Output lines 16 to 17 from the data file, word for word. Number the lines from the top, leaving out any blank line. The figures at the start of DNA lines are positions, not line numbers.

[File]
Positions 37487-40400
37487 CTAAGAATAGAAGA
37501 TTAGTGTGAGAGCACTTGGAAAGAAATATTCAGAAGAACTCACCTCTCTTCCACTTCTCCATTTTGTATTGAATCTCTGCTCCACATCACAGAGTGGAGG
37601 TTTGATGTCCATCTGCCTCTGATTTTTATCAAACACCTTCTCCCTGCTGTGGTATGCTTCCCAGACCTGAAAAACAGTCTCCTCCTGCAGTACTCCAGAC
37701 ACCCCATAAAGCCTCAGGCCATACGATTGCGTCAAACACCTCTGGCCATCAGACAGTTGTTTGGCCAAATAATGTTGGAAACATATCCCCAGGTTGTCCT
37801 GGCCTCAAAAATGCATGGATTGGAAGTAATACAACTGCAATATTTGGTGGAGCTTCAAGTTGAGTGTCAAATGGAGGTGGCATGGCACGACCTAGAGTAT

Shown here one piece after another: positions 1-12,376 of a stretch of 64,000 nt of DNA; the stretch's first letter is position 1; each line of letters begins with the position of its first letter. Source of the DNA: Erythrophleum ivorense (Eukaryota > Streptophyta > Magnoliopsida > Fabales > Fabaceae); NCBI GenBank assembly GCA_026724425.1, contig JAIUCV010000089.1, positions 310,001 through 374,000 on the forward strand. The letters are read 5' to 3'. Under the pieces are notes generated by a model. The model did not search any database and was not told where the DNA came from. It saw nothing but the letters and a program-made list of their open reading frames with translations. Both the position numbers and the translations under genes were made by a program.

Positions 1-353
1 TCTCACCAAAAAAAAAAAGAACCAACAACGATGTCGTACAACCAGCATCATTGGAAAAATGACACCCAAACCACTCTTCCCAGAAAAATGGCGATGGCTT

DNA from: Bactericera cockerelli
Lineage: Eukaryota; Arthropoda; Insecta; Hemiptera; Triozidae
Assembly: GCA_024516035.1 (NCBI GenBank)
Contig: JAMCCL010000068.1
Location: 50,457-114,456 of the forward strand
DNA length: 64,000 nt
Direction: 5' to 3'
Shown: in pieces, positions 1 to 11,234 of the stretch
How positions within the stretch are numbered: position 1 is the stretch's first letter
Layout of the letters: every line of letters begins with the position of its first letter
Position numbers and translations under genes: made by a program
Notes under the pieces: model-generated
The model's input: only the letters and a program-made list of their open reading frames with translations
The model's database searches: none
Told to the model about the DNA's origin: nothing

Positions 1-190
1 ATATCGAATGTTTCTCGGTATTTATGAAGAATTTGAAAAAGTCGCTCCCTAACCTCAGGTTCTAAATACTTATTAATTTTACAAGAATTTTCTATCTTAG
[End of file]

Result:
Direction: 5' to 3'
Shown: in pieces, positions 1 to 11,234 of the stretch